Posts tagged: Hide My Ass!

Hide My Ass! and Kubuntu

Hide My Ass! provide an excellent VPN service, which is handy for streaming Netflix in countries other than the USA (not that I condone such an activity). In case you’re wondering why people would want to do that – the USA version of Netflix has a much larger and more contemporary catalogue.

As per most software companies they provide a GUI for Windows. Kubuntu users (and Linux users in general) have the option of manually setting up the VPN connections in NetworkManager, or using an executable shell script. The former option is a bit laborious, and the latter has failed to work for me until this morning.

As per the instructions, I made sure that I had openvpn-2.1 and curl installed (Kubuntu 12.04 uses openvpn-2.2).

sudo apt-get install openvpn curl

Then I downloaded and extracted the shell script, gave it a chmod and moved it to /usr/local/bin. For the lazier amongst you it looks a lot like this:

chmod +x
sudo mv /usr/local/bin

So far so good, but executing “Los Angeles” produces a “TLS Error: TLS key negotiation failed to occur within 60 seconds (check your network connectivity)” message. Perhaps ipchains is blocking the connection. The manpage for openvpn says that it uses port 1194 and also recommends altering the chain for the tunnel interface.

sudo iptables -A INPUT -i tun+ -j ACCEPT
sudo iptables -A INPUT -p udp --dport 1194 -j ACCEPT
sudo iptables -A OUTPUT -p udp --dport 1194 -j ACCEPT

That changes the ipchains for now. A reboot will cause the changes to be lost so we need to save and restore the chains. To save the chains we execute:
sudo sh -c "iptables-save > /etc/iptables.rules"

Kubuntu 12.04 (and I think all version since 9) use NetworkManager. So we need to restore the chains via NetworkManager. Run the following command:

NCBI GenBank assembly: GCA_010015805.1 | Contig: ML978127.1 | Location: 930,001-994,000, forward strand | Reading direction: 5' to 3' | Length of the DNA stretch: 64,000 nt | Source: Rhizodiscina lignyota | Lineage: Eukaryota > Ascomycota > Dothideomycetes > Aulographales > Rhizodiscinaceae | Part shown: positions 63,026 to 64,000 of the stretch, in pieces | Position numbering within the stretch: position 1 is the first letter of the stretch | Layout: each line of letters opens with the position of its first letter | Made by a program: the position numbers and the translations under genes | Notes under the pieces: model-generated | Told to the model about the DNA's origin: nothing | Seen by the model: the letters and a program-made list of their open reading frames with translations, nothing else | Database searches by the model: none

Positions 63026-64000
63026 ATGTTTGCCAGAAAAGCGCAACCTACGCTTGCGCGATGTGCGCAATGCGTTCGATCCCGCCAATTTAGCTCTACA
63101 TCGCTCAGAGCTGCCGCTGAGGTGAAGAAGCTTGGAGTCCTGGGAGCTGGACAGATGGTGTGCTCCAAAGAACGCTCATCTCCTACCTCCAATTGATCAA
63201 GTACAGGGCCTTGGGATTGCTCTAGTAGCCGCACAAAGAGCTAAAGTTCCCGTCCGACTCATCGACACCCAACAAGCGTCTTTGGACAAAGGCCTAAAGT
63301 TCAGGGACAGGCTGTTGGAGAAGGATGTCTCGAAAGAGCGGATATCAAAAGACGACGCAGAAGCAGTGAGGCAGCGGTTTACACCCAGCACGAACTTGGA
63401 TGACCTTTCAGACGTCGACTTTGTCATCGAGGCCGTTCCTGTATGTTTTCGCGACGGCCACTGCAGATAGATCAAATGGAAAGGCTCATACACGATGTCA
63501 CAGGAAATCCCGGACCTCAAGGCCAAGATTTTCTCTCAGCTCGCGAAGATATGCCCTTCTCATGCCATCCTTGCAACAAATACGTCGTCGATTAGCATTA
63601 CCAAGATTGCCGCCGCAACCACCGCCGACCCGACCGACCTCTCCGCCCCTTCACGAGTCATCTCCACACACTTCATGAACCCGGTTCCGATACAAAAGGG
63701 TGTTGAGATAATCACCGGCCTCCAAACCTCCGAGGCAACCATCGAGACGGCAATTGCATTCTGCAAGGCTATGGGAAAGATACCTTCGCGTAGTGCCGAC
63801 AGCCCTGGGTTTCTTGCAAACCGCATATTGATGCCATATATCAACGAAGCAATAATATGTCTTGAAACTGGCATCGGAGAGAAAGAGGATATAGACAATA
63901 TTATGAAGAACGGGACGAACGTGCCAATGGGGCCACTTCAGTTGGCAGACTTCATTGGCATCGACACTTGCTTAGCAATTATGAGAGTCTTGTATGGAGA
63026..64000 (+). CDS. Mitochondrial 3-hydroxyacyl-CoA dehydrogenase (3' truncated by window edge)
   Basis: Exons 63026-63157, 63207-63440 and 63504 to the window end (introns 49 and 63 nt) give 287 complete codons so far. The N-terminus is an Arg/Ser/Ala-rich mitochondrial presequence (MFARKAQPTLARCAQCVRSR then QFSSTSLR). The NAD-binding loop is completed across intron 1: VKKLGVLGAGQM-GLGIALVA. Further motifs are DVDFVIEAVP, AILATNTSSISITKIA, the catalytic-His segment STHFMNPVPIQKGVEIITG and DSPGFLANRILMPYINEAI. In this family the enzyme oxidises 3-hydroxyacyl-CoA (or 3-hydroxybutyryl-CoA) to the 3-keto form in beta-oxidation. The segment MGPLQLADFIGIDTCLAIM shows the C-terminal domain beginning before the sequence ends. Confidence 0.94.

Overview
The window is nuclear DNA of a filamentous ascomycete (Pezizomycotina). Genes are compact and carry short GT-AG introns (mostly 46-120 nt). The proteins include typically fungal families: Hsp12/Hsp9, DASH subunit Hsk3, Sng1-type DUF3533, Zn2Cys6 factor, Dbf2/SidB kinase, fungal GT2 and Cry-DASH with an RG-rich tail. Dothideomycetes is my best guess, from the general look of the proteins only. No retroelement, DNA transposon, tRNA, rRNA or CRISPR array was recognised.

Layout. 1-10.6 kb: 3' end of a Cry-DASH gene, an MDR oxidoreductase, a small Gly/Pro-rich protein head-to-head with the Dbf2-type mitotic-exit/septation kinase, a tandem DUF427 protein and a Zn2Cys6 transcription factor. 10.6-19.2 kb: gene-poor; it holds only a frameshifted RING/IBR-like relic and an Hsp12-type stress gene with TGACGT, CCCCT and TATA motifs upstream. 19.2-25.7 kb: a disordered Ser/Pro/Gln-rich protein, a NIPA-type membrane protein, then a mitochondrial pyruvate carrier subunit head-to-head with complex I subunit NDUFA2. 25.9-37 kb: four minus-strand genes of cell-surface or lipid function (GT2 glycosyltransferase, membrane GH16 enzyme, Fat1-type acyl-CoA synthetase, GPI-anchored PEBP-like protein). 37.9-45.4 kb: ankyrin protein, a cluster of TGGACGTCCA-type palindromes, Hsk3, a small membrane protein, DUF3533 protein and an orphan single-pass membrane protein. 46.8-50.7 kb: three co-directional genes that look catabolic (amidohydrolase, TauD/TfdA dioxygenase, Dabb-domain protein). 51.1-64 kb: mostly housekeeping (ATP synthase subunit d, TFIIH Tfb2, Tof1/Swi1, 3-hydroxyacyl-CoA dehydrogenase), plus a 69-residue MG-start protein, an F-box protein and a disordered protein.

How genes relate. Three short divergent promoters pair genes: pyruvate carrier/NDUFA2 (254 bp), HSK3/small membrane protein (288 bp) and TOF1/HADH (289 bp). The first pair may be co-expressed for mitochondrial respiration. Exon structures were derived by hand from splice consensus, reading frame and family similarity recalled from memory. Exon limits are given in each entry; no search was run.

kdesudo kate /etc/NetworkManager/dispatcher.d/01firewall

(If you’re hardcore you can edit it from the command line using vi)

Then add the following code:

if [ -x /usr/bin/logger ]; then
        LOGGER="/usr/bin/logger -s -p -t FirewallHandler"
case "$2" in
                if [ ! -r /etc/iptables.rules ]; then
                        ${LOGGER} "No iptables rules exist to restore."
                if [ ! -x /sbin/iptables-restore ]; then
                        ${LOGGER} "No program exists to restore iptables rules."
                ${LOGGER} "Restoring iptables rules"
                /sbin/iptables-restore -c < /etc/iptables.rules                 ;;         down)                 if [ ! -x /sbin/iptables-save ]; then                         ${LOGGER} "No program exists to save iptables rules."                         return                 fi                 ${LOGGER} "Saving iptables rules."                 /sbin/iptables-save -c > /etc/iptables.rules

Ok. Now we get a new error message: “TLS Error: client->client or server->server connection attempted”. This message is a bit confusing,  but the solution is an easy one. It just involves adding “-p tcp” to the invocation of We now invoke it as: -p tcp "Los Angeles"

It asks for your HMA! username and password, and after a bit of negotiating, you’re surfing via Los Angeles.


Ubuntu reference on ipchains can be found here:

You can sign up for Hide My Ass! using this link (and it gives me a little bit of commission):

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